5. When the appeals were taken up for hearing, a preliminary issue was raised on behalf of the respondent no.8 that the Civil Appeals by way of Special Leave Petition were not maintainable. According to the learned counsel for the respondent no.8, the appeal against the order dated 29.01.2000 of the High Court in Writ Petition No. 253 of 1999 is not maintainable as the appellant had earlier challenged the said order before this Court in a Special Leave Petition, but had withdrawn the same and, therefore, the order dated 29.01.2000 of the High Court dismissing Writ Petition No. 253 of 1999 filed by the appellant had become final and could not be challenged again. In support of this submission, he relied on the decision of this Court in Abhishek Malviya v. Additional Welfare Commissioner and Another [(2008) 3 SCC 108]. He submitted that the appeal against the order dated 06.12.2000 of the High Court rejecting Civil Review Application No. 17 of 2000 of the applicant was also not maintainable in view of Order XLVII Rule 7 of the Code of Civil Procedure, 1908 (for short 'the CPC'), which provides that an order of the Court rejecting an application for review is not appealable. He submitted that this Court has held that the principle of Order XLVII, Rule 7 is applicable to appeals by way of Special Leave under Article 136 of the Constitution in Shanker Motiram Nale v. Shiolalsing Gannusing Rajput [(1994) 2 SCC 753], Suseel Finance & Leasing Co. v. M. Lata and Others [(2004) 13 SCC 675] and M.N. Haider and Others v. Kendriya Vidyalaya Sangathan and Others [(2004) 13 SCC 677].

6. The appellant, on the other hand, submitted that the appeals against the order dated 29.01.2000 of the High Court in the Writ Petition and the order dated 06.12.2000 of the High Court in the Review Petition were maintainable under Article 136 of the Constitution. In support of this submission, he relied on the decisions of this Court in Board of Control for Cricket in India and Another v. Netaji Cricket Club and Others [(2005) 4 SCC 741], Kunhayammed and Others v. State of Kerala and Another [(2000) 6 SCC 359] and Gangadhara Palo v. Revenue Divisional Officer and Another [(2011) 4 SCC 602].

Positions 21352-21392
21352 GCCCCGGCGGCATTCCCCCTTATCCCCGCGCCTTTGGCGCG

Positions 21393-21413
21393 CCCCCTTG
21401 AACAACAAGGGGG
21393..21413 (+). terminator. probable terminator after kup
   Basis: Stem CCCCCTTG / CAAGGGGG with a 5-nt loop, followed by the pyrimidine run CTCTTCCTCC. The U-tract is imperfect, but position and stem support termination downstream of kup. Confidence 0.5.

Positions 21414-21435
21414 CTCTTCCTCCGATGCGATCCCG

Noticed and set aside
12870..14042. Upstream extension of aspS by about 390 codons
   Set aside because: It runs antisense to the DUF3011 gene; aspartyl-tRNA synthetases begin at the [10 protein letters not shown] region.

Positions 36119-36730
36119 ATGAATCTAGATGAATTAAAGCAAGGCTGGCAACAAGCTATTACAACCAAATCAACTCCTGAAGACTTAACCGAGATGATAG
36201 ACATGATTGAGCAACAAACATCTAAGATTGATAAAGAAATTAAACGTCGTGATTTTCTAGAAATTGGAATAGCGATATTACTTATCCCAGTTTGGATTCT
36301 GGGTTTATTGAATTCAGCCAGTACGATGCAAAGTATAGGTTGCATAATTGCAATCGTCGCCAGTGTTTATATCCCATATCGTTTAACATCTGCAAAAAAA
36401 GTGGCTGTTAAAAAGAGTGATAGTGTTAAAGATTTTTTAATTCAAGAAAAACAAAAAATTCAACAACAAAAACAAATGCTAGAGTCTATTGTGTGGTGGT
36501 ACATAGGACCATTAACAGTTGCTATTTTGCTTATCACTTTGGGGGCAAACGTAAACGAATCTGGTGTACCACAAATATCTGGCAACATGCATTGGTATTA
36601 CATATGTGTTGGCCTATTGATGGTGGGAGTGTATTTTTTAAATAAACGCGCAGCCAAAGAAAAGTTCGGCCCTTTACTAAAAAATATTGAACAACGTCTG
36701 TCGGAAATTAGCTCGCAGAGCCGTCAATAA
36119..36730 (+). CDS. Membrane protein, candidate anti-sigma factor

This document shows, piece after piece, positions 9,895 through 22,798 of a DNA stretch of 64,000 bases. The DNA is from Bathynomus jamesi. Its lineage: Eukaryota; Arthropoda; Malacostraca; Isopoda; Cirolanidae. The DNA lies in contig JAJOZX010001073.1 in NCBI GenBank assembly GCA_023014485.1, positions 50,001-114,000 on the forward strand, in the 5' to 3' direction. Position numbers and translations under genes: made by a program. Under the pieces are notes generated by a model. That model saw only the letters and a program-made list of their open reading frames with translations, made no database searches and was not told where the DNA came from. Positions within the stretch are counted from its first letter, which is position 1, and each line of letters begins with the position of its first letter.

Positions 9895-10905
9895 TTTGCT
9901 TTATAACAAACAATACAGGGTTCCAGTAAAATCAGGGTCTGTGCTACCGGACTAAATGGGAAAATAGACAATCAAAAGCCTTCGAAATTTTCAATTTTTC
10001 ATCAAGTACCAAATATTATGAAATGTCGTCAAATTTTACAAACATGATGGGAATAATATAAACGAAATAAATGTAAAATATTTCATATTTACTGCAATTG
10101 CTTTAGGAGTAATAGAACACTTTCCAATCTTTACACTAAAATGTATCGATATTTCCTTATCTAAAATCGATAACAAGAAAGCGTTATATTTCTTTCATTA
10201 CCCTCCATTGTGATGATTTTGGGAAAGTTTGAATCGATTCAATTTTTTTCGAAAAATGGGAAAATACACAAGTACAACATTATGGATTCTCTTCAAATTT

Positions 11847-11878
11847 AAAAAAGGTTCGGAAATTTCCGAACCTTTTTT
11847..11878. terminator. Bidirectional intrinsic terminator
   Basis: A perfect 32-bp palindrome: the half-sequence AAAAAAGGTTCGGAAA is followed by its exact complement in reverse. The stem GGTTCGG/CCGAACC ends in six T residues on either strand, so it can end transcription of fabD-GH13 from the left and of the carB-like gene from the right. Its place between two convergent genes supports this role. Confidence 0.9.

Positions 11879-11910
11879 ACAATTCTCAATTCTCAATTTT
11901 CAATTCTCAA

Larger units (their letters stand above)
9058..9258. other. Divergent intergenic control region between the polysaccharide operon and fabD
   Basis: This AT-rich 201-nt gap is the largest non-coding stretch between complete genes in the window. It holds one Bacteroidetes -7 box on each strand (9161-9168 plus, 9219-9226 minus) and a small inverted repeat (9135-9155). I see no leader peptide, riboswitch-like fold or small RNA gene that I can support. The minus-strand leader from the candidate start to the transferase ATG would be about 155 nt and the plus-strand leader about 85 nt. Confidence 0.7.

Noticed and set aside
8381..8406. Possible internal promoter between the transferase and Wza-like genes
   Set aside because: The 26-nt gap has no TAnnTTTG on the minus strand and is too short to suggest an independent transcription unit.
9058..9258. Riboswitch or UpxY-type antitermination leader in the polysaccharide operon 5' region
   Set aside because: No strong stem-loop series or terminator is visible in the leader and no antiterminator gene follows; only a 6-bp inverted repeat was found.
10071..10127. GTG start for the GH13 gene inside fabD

7. We have considered the submissions of the learned counsel for respondent no.8 and the appellant and we find that the earlier Special Leave Petition filed by the appellant against the order dated 29.01.2000 of the High Court dismissing Writ Petition No. 253 of 1999 was dismissed as withdrawn by order dated 22.11.2000, which is quoted here in below: "It is submitted that the petitioner has filed a review petition in the High Court and, therefore, learned counsel has instructions to withdraw the petition. The Special Leave Petition is, accordingly, dismissed as withdrawn." The order dated 22.11.2000 of this Court quoted above would show that no liberty was taken by the appellant to file a fresh Special Leave Petition under Article 136 of the Constitution against the order dated 29.01.2000 of the High Court and the Special Leave Petition was withdrawn by the appellant saying that he had filed a review petition before the High Court. Hence, this Court appears to have permitted the appellant to pursue his remedy by way of review before the High Court.

8. The question that we have to decide is whether the appeal will lie against the order dated 29.01.2000 of the High Court dismissing Writ Petition No.253 of 1999 when an earlier Special Leave Petition against the said order dated 29.01.2000 of the High Court was filed by the appellant but was withdrawn with the permission of this Court to pursue his remedy by way of review against the said order dated 29.01.2000 of the High Court. As the appellant has withdrawn the Special Leave to Appeal against the order dated 29.01.2000 of the High Court with permission to pursue his remedy by way of review instead and had not taken the liberty from this Court to challenge the order dated 29.01.2000 afresh by way of special leave in case he did not get relief in the review application, he is precluded from challenging the order dated 29.01.2000 of the High Court by way of Special Leave to Appeal under Article 136 of the Constitution.